Like Oliver O'Donovan, Farrow argues that the history of our Western democracies bears this out: as much as we try to tell ourselves that we live in "the common era" rather than "the Year of our Lord," the numbers tell the story of a dent made in history by the incarnation, death, resurrection, and ascension of a King. Indeed, Farrow's title is emblazoned on Canada's coat of arms. His comment on this artifact exhibits the fine line he (rightly) walks: "In Canada we have taken as a motto desiderantes meliorem patriam. This sounds the note of transfiguration, drawn from Hebrews 11, a text that refers to those who put their hope in the heavenly city of which God himself is the builder. And, of course, the main motto on our coat of arms, a mari usque ad mare, is taken from Psalm 72, where it contains a messianic reference to the one whose dominion shall be over the whole world and whose kingdom shall have no end." But he doesn't invoke these relics of Christendom to underwrite any sort of theocratic project. "No one in their right mind," Farrow wryly remarks,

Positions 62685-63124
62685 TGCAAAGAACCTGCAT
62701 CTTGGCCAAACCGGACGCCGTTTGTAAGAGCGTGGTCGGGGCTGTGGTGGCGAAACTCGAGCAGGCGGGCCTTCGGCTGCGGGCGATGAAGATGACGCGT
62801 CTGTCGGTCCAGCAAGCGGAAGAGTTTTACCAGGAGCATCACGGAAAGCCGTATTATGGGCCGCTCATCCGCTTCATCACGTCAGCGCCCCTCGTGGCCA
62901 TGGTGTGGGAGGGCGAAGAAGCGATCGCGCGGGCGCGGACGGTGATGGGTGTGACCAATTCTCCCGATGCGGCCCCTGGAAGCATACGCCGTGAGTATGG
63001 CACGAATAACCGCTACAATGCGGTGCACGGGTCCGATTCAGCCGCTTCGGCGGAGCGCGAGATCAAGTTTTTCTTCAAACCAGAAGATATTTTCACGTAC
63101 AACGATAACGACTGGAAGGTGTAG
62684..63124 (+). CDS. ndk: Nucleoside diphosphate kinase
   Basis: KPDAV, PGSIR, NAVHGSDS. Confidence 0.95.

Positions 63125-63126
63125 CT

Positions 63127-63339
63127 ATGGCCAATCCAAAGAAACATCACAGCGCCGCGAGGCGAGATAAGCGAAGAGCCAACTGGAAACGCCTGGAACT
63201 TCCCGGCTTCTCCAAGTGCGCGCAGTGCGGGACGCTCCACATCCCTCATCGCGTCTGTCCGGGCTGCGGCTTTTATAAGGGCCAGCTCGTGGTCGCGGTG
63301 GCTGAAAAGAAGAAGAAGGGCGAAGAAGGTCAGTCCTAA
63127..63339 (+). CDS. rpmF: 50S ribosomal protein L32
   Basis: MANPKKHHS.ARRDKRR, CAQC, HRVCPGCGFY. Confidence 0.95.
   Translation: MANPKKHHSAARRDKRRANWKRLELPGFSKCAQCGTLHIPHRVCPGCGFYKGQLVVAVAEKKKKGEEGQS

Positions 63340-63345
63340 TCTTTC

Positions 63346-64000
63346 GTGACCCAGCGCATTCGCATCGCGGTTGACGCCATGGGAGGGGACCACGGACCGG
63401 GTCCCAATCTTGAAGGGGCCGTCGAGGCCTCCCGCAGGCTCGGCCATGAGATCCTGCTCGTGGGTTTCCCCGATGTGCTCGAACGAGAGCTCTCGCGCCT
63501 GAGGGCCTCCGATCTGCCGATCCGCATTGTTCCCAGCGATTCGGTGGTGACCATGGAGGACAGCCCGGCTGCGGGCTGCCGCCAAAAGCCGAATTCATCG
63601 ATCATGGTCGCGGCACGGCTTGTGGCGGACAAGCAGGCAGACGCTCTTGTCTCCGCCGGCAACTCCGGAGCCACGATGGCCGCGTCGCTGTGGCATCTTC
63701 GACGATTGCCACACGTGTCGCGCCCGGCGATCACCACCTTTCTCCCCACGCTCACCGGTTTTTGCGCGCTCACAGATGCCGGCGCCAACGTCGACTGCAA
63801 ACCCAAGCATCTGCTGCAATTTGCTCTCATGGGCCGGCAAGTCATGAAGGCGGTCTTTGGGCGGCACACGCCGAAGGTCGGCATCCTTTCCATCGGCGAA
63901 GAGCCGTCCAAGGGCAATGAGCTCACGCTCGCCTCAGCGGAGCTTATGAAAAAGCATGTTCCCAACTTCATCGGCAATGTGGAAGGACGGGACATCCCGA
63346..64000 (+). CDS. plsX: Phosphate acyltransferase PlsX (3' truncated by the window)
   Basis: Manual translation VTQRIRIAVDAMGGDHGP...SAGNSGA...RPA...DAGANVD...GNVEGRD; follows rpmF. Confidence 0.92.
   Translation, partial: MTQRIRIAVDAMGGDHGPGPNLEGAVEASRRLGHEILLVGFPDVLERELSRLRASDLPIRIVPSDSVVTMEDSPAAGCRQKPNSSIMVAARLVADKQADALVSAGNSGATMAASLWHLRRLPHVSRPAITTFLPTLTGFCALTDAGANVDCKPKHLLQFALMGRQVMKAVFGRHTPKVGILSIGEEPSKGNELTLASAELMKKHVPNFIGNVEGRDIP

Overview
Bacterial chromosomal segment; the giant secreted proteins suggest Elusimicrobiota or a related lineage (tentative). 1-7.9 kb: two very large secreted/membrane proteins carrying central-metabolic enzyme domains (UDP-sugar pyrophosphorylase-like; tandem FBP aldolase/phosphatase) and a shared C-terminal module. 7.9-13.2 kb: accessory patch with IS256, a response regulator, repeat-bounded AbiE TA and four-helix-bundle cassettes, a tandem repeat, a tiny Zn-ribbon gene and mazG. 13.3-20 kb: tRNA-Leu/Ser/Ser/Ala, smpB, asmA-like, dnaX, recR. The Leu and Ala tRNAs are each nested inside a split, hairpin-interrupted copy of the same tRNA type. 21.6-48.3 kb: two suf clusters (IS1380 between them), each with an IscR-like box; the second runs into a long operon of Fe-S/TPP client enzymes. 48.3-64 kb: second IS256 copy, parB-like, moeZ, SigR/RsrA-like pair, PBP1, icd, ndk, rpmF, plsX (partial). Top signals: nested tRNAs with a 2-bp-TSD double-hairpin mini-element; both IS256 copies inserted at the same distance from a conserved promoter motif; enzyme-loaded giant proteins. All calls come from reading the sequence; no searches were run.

confuses Canada with the kingdom. Yet those who seek a better country by announcing a kingdom not of this world may also seek a better country in this world, in the saeculum, as our mottos suggest. They will do so … not by demanding establishment for the Church or by insisting that the state translate the teaching of the Church into the law of the land, so as to enforce conformity, but by inviting the city of man to organize itself in a way reflective of, or at least open to, the truth about human sociality revealed in the city of God.